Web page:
The market for classic cars is heating up as shown by an auction this week of two Holden cars from the late 1980s which are expected to sell for hundreds of thousands of dollars.

Auctioneers say hefty price tags are attached to a 1988 Holden VL Walkinshaw SS Group A and a 1990 Holden Commodore VN SS Group A at $220,000 and $185,000, respectively.

The vintage motors are among a bevy of attractive vehicles from the 1980s that are up for sale in an April 24 auction at Lloyds Auctions.

The auctioneers reportedly said some vehicles from the 1980s have been selling for six figures since the closure of the Holden factory in Australia three years ago.

The appeal of older, classic cars is their heritage, rarity and desirability, and perhaps also the memories they stir among older drivers.

It isn’t only classic cars that are appreciating in value, run-of-the mill family saloons and SUVs are also rising in price.

Used or second-hand cars have gone up by nearly 40 per cent in the past year, according to Moody’s Analytics.

For example, a Holden Colorado is up 56 per cent to $33,800, while a Toyota Camry is 50 per cent more at $23,100.

The phenomenon is linked to the COVID-19 pandemic which has disrupted supply chains, making the sourcing of parts more difficult and slowing production at car plants.

Perhaps it is worth checking on car websites to see what your car is worth, if only out of curiosity.


To markets:

At lunchtime in Sydney, the ASX All Ordinaries index was slightly in the green at 7,283 points.

US stock indexes finished mixed at the end of overnight trading. The NASDAQ finished 1 per cent lower at 13,858 as technology stocks like Apple, Microsoft and Tesla lost ground.

The Dow Jones index rose 54 points to 33,731 as several US banks including JP Morgan issued strong profit results.

The S&P 500 slipped 17 points to 4,125 at Wednesday’s market close, and is still 11.5 per cent higher since the start of the year.

“Wall Street indexes closed mixed Wednesday, with the Nasdaq composite and S&P 500 falling despite another record intraday high for the latter and big banks’ stellar results on the first day of earnings season,” said stockbroker Argonaut in a note.

The price of gold ticked up a little to around $US1,738 per ounce ($2,245/ounce), Thursday.

Ten-year bond rates have edged higher with the US yield trading at 1.64 per cent and Australia’s was at 1.74 per cent, a two-year high.



Here are the best performing ASX small cap stocks at 12pm Thursday April 15:

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Stocks highlighted in yellow made market moving announcements


Among the star performers Thursday is African gold and graphite explorer Volt Resources (ASX:VRC) which climbed nearly 40 per cent in early trade.

The stock picked up speed with its announcement that it has joined the European Battery Alliance (EBA) and has made progress in its acquisition of a graphite business in Ukraine.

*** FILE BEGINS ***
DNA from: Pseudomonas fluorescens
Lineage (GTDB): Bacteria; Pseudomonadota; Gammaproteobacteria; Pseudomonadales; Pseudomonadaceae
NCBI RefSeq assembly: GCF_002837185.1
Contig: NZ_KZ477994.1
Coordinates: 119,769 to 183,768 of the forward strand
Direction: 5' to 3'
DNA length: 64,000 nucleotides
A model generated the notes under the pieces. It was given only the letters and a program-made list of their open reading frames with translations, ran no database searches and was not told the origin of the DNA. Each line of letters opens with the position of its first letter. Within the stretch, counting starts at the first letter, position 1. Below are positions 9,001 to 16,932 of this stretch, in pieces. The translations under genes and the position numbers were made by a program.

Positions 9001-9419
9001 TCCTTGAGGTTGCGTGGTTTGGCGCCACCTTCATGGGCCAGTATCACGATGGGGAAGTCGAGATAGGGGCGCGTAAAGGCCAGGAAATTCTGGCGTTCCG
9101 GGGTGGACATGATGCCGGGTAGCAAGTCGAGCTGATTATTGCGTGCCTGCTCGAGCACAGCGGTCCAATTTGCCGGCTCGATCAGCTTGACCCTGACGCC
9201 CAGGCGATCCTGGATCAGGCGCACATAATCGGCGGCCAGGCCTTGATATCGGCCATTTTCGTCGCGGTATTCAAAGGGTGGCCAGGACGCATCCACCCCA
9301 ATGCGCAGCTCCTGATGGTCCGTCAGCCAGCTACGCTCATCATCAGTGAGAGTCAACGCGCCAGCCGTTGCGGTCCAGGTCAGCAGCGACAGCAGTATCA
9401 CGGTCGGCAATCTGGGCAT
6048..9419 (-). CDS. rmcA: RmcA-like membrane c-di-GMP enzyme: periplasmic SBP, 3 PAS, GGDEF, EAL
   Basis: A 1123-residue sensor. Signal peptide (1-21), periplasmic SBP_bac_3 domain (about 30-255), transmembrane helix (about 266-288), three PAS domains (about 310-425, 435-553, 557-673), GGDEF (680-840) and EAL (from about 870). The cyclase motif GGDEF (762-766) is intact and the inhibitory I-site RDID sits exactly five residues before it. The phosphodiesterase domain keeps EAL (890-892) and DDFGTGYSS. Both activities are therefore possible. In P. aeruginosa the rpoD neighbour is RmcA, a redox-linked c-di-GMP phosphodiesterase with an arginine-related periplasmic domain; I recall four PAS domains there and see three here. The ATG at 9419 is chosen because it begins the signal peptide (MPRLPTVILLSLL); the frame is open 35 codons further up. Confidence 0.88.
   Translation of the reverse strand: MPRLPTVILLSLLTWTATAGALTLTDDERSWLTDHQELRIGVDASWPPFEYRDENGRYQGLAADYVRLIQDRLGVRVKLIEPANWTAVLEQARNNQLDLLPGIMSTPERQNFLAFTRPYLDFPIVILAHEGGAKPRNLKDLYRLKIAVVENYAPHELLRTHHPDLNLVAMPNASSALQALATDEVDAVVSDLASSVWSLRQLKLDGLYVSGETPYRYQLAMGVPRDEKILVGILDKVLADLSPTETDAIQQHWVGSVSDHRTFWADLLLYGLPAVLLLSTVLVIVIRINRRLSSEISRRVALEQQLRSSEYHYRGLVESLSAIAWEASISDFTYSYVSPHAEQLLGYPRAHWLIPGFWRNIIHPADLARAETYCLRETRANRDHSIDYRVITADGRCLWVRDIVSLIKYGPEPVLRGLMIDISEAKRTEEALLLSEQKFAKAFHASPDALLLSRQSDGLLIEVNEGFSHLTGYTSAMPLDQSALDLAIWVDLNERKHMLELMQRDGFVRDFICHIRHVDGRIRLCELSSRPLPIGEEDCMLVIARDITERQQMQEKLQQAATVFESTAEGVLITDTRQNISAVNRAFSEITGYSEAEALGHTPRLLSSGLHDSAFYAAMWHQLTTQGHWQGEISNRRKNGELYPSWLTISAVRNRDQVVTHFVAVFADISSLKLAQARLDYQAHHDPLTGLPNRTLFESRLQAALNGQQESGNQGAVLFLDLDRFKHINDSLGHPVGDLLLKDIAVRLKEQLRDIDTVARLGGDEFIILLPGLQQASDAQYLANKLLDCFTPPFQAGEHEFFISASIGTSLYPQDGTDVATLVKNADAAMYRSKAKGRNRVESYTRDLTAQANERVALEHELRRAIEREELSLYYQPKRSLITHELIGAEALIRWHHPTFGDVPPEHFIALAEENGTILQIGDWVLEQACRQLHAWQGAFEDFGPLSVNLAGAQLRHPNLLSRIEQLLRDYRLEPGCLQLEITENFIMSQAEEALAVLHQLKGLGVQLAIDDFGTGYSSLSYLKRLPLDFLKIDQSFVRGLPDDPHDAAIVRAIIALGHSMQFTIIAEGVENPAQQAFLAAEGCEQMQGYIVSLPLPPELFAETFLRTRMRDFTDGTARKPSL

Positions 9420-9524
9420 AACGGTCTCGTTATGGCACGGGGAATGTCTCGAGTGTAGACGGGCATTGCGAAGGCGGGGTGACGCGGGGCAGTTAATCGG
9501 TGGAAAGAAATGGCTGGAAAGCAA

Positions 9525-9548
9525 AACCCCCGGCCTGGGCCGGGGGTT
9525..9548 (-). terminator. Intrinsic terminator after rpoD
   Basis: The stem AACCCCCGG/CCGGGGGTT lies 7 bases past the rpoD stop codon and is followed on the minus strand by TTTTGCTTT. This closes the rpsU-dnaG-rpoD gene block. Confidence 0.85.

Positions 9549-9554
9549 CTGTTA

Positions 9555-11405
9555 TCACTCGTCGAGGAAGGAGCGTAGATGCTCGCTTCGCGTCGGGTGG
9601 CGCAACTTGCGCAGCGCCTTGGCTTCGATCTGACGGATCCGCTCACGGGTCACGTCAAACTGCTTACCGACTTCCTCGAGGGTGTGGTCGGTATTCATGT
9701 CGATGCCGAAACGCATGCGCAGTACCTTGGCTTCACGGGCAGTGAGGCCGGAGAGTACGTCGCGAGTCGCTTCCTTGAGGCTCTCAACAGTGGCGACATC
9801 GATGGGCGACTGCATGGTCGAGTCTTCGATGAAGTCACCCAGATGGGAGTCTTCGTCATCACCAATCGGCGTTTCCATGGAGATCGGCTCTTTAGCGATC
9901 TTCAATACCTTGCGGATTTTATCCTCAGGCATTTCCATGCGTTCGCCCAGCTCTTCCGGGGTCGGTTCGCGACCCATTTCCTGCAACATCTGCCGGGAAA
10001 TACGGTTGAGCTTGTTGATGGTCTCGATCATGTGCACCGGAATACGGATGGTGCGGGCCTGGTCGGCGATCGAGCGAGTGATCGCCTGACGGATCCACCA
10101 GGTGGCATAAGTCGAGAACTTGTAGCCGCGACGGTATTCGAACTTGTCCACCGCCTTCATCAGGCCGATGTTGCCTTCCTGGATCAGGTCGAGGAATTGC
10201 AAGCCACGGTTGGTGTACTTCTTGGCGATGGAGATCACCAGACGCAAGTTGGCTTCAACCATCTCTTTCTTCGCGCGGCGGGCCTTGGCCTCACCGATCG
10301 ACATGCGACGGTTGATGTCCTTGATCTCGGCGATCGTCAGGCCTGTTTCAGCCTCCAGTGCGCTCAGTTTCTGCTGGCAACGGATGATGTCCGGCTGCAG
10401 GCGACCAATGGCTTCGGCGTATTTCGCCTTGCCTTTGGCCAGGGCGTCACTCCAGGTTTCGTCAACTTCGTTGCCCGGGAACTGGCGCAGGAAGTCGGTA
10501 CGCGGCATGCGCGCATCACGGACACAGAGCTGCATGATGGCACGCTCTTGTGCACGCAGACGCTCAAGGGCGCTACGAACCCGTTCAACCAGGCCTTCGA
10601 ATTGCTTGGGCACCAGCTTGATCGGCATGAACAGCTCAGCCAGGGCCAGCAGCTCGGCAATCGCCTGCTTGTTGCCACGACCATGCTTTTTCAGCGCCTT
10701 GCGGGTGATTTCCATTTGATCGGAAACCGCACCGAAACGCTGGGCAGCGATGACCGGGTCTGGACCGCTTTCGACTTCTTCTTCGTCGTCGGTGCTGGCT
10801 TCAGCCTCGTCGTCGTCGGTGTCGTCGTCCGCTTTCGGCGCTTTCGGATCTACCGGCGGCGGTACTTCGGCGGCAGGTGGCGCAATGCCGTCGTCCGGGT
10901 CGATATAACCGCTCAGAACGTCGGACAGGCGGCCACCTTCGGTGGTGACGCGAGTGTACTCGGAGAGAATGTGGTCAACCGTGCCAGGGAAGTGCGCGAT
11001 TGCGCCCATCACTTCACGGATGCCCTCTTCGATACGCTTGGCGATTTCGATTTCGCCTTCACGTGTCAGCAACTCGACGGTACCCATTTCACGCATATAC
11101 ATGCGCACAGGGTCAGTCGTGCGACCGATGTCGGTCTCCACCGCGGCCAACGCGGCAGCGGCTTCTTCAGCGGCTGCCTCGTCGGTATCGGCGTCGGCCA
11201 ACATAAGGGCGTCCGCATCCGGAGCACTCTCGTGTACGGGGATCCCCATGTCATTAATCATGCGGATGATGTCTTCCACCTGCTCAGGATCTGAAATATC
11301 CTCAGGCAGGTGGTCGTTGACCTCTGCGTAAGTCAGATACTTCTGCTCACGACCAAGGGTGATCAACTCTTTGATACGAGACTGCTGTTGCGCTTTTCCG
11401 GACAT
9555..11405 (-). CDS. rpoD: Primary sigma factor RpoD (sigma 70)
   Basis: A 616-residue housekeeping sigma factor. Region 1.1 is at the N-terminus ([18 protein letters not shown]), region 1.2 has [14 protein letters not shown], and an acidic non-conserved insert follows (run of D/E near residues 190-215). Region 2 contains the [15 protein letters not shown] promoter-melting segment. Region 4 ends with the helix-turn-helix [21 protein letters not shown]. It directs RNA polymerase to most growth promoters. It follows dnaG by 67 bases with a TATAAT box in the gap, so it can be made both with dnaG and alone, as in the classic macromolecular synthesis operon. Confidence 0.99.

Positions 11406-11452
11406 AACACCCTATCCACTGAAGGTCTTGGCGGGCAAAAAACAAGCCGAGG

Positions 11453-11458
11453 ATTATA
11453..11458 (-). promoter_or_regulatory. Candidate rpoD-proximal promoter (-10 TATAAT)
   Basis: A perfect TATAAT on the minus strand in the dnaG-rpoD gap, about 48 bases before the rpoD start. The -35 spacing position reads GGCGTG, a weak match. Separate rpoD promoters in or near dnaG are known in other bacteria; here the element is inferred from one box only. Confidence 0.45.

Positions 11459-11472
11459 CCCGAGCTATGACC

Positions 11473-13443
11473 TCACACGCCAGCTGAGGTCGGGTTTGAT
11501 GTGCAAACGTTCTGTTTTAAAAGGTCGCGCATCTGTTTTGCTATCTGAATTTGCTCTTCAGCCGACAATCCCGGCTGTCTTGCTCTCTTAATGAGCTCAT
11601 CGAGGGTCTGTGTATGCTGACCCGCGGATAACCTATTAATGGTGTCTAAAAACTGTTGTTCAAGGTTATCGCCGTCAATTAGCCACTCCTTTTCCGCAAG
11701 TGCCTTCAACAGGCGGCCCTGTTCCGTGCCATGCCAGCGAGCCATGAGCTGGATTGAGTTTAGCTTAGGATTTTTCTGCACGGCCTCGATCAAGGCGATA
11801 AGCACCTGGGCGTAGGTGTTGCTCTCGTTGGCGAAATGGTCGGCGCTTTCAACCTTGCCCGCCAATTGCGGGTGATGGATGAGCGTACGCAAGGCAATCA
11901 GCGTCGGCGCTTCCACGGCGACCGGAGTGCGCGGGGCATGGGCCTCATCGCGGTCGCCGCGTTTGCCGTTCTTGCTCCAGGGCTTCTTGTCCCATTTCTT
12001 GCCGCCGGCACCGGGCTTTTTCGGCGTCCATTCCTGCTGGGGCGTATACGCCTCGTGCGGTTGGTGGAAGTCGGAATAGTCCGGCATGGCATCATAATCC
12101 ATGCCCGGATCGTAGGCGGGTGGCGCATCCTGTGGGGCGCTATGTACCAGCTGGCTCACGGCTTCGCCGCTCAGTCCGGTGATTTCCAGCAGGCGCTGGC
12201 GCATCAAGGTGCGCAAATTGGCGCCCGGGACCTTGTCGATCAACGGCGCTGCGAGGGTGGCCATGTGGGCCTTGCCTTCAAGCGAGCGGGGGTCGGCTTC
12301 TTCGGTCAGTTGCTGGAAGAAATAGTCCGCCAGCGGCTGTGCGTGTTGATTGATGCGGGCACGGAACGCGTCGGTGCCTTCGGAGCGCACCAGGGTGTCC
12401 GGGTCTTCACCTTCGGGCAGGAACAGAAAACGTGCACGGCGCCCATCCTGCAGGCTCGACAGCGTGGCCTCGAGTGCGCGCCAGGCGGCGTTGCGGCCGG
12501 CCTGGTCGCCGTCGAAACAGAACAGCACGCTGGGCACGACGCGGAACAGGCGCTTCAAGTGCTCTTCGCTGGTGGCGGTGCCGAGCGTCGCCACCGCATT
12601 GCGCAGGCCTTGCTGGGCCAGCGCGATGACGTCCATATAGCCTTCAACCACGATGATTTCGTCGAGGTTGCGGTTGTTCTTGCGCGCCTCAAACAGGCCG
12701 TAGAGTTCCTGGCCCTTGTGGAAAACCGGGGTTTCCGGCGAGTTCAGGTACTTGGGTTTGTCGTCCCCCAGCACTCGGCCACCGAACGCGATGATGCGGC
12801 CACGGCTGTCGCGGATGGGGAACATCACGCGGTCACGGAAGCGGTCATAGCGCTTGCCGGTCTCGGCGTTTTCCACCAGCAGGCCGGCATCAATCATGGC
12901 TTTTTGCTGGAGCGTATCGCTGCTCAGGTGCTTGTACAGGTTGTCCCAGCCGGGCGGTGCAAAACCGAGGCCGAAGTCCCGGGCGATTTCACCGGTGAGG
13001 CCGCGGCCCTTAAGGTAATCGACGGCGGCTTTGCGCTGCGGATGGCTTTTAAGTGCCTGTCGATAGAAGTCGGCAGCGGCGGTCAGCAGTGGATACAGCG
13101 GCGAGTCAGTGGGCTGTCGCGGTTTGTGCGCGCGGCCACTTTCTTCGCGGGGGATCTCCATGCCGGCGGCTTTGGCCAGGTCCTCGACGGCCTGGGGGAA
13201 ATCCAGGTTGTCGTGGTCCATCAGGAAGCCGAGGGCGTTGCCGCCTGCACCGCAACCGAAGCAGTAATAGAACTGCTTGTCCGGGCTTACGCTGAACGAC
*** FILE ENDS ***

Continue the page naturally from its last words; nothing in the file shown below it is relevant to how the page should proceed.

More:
“As Volt progresses with the acquisition of the Zavalievsky graphite business to become a producer of graphite products in Europe, there is a great opportunity to build relationships and obtain access to capital to support the expansion and product development plans for the graphite business,” managing director, Trevor Matthews, said.

The EBA’s members include 600 industrial, innovation and academic institutions and the European Investment Bank in the European Union linked to the battery industry.

Uranium explorer Valor Resources (ASX:VAL) leapt higher as it announced it is not liable for a $US10.8m payment to SSR Mining following the unwinding of an asset transaction.

Gold miner SSR Mining (ASX:SSR) has arranged to sell its 8.73 per cent stake in Valor Resources at 0.6 cents per share, mostly to Valor Resources shareholders as part of the unwinding.

Valor Resources has handed back its Berenguela South silver-copper project in the South American country of Peru to SSR Mining, and retains its Picha silver-copper project.

The ASX copper and silver explorer agreed to buy the Berenguela South project in 2017 for around $US12m.



Here are the worst performing ASX small cap stocks at 12pm Thursday April 15:

Swipe or scroll to reveal the full table. Click headings to sort.

Stocks highlighted in yellow made market moving announcements


It was a red ink day for Whitehaven Coal (ASX:WHC) as it announced a revision to its production guidance for the 2021 financial year as a result of recent logistical and other issues.

In its updated guidance, the company’s coal production has been cut by 600,000 to 800,000 tonnes to a range of 20.6 million to 21.4 million tonnes for FY2021.

“Disappointingly, we have had to revise down our FY2021 production, sales and unit cost guidance due to the ongoing geological challenges at our underground mine, Narrabri,” said managing director and chief executive, Paul Flynn.

Unit costs for the coal miner are also revised higher to $73 to $75 per tonne from $69 to $72 per tonne, although this is party offset by higher market prices for thermal and coking coal.

“Coal prices have continued to improve over the [March] quarter, responding to increased economic activity as well as supply constraints,” said Flynn.